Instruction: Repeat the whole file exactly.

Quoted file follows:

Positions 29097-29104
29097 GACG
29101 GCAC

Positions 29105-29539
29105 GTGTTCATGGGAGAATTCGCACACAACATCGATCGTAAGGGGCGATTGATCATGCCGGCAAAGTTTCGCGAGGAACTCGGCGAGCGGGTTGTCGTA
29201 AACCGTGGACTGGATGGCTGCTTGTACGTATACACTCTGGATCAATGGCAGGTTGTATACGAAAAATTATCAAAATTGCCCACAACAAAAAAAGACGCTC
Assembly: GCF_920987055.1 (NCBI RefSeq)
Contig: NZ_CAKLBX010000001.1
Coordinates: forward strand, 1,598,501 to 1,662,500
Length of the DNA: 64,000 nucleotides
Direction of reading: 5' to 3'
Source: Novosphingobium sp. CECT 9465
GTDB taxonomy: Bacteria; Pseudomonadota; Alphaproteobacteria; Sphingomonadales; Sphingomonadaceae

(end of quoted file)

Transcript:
Positions 29097-29104
29097 GACG
29101 GCAC

Positions 29105-29539
29105 GTGTTCATGGGAGAATTCGCACACAACATCGATCGTAAGGGGCGATTGATCATGCCGGCAAAGTTTCGCGAGGAACTCGGCGAGCGGGTTGTCGTA
29201 AACCGTGGACTGGATGGCTGCTTGTACGTATACACTCTGGATCAATGGCAGGTTGTATACGAAAAATTATCAAAATTGCCCACAACAAAAAAAGACGCTC
Assembly: GCF_920987055.1 (NCBI RefSeq)
Contig: NZ_CAKLBX010000001.1
Coordinates: forward strand, 1,598,501 to 1,662,500
Length of the DNA: 64,000 nucleotides
Direction of reading: 5' to 3'
Source: Novosphingobium sp. CECT 9465
GTDB taxonomy: Bacteria; Pseudomonadota; Alphaproteobacteria; Sphingomonadales; Sphingomonadaceae